September 21, 2014
Paul wrote the letter to the Philippians around 50-60 A.D. He had visited the city a few years before in his second missionary journey and founded a church there whose members he regarded with "special affection and deep longing." This letter is a response to their concerns for his imprisonment in Rome and their prayers for his release and gifts to supply his needs.
Paul remains surprisingly joyful despite his surroundings and his uncertainty about his fate.
"Thanks a lot!" is a phrase that can be offered sincerely with a smile. Or it can be offered sarcastically with a grimace. "Thanks a lot!" read the note from a friend from Sunday School to whom we delivered a meal after she got home from the hospital. I think it meant she enjoyed the casserole and the apple pie we dropped off at her door. "Thanks a lot!" is also something we might say to someone who insults us or gives us an added chore we hadn't factored into our day.
In this passage from Philippians, Paul is offering a sincere, non-sarcastic thank you to God. For what? For the privilege, not only of believing in Christ, but of suffering for him as well. He is thanking God for the privilege of being in prison. Most of us wouldn't view being imprisoned, shipwrecked, and beaten as a privilege. Most of us don't view the sacrifices we make to put others ahead of ourselves and to make their lives better a pure privilege. Oh, on our best days we do, but in between we do some complaining. I have a friend who says "I can handle almost anything as long as I can whine about it." But Paul isn't whining here in prison. He is smiling and giving thanks. He is even taking it a step further. He is boasting. The prospect of participating in a boast fest with the Philippians motivates Paul to keep the faith even in prison.
"I know that I will remain and continue with all of you for your progress and joy in faith, so that I may share abundantly in your boasting in Christ Jesus when I come to you again" (1:25-26).
Location is everything?
If I were Paul I might be saying to God "Thanks a lot!" in that sarcastic mode, with a grimace on my face. The sincere, smiling version would have to wait until I was released and back in the fellowship hall having cookies and coffee after church with the Philippians. Often we wait for the right location to praise God, the auspicious circumstances. We want to serve God and use our abilities to help others, but we prefer that it be under convenient conditions.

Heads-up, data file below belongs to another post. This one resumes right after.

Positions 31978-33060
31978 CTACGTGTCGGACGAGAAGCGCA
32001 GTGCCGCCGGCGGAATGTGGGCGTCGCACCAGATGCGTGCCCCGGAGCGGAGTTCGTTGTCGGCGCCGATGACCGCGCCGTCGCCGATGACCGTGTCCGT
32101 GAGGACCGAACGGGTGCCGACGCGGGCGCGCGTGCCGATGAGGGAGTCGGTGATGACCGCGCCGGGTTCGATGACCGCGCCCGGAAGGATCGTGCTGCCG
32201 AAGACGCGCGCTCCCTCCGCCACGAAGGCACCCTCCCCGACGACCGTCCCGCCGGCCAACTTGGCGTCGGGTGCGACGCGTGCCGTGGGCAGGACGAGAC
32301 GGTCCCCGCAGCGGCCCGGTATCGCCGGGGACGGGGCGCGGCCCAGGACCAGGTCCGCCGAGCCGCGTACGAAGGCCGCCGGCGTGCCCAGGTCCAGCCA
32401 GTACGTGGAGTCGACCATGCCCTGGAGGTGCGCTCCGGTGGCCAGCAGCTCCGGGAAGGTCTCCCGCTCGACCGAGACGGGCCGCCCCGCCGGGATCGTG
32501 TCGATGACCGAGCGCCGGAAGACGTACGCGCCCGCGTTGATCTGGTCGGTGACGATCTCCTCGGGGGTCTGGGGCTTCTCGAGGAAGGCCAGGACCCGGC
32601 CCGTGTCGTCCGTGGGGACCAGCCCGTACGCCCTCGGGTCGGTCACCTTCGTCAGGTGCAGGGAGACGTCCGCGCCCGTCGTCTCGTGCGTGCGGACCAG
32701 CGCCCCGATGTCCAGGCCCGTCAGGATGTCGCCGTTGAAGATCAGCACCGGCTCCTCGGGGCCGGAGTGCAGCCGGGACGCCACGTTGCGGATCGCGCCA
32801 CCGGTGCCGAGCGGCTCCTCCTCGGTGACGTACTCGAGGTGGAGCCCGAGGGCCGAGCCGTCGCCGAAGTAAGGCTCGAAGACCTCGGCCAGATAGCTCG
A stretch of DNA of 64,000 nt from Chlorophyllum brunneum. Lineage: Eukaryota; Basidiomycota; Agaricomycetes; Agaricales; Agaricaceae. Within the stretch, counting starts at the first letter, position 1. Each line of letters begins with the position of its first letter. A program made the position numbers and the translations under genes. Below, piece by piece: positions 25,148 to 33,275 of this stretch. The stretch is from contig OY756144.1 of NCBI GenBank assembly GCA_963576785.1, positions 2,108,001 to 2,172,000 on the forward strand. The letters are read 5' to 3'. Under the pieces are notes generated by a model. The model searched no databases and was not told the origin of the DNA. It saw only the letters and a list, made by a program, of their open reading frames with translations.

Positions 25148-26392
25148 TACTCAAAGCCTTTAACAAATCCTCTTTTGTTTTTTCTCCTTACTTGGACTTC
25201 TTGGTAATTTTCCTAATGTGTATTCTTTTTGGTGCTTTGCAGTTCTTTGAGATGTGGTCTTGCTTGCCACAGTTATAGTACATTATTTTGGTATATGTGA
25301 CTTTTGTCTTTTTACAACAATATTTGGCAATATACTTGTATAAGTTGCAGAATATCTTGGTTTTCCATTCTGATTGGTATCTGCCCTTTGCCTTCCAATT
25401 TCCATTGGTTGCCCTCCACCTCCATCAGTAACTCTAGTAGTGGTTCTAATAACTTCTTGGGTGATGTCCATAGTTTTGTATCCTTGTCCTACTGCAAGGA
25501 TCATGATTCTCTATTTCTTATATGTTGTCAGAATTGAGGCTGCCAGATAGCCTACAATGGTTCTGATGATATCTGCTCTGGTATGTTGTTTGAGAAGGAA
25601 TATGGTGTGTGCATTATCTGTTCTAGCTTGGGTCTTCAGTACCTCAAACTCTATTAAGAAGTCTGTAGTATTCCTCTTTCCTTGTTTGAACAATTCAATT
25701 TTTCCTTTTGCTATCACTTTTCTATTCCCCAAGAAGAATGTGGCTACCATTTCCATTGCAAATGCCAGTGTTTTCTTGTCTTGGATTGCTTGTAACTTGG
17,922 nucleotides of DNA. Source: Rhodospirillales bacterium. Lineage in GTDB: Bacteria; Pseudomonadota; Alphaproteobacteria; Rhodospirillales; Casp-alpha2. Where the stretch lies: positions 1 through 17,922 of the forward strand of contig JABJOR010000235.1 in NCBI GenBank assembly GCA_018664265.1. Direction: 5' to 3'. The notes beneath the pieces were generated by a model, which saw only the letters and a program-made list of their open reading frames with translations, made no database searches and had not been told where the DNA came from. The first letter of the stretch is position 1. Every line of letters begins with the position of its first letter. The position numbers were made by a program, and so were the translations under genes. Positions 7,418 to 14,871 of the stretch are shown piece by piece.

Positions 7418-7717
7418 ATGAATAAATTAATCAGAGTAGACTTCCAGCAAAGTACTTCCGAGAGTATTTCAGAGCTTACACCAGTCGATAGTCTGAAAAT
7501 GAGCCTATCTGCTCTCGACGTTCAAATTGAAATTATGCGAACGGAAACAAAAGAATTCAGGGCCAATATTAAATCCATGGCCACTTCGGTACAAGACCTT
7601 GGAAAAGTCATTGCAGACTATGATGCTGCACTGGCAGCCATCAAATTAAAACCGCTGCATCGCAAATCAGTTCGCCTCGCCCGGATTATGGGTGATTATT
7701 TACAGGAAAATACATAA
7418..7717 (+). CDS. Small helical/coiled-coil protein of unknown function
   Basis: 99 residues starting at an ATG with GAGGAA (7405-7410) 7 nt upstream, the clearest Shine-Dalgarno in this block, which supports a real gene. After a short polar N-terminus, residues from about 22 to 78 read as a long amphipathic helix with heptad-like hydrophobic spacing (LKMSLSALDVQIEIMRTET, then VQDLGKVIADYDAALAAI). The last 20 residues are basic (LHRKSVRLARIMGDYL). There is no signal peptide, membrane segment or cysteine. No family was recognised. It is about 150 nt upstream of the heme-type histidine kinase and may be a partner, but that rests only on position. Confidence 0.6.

Paul is transparent here. He admits that he would personally prefer death to his current privations.
"If I am to live in the flesh, that means fruitful labor for me; and I do not know which I prefer. I am hard pressed between the two. My desire is to depart and be with Christ, for that is far better; but to remain in the flesh is more necessary for you" (1:22-24).
But for Paul, the old real estate dictum, "Location is everything," doesn't apply. When it comes to selling houses and the success of restaurants, location is almost everything. But it makes little difference to Paul. He is able to claim joy wherever he is. Christ will be exalted in his body whether he lives or dies (1:20).
And so, while he admits that he would prefer to die and be with Christ, he realizes that continuing and laboring for the Philippians, even in prison, is better for them. The theme of service of Christ as foremost, and location as secondary, comes through loud and clear. He is determined that Christ will be exalted in his body, whether by life or by death. Paul can smile and say thank you to God in prison because he has learned to set and reset his focus on the presence of Christ and his mission as Christ's servant.
Charlie Chaplin wrote the music for the song "Smile" for his movie Modern Times in 1936. It was originally written in D minor. Much later, in 1954 John Turner and Geoffrey Parsons changed it to a major key, wrote lyrics, and gave it the title "Smile." The lyrics, drawn from the original movie's lines and themes, has the singer assuring the listener to cheer up and that there is always a bright tomorrow just as long as they smile. It's been sung by Judy Garland, Michael Jackson, and Nat King Cole, to name a few. Most recently at the 2014 Emmys, just before Billy Crystal's touching tribute to comedian Robin Williams, Sarah Bareilles sang a poignant version of the song as images of television personalities who had died in past twelve months flashed on the screen.
Smile though your heart is aching
Smile even though it's breaking
When there are clouds in the sky, you'll get by
If you smile through your fear and sorrow
Smile and maybe tomorrow
You'll see the sun come shining through for you
Light up your face with gladness
Hide every trace of sadness
Although a tear may be ever so near
That's the time you must keep on trying
Smile, what's the use of crying?
You'll find that life is still worthwhile
If you just smile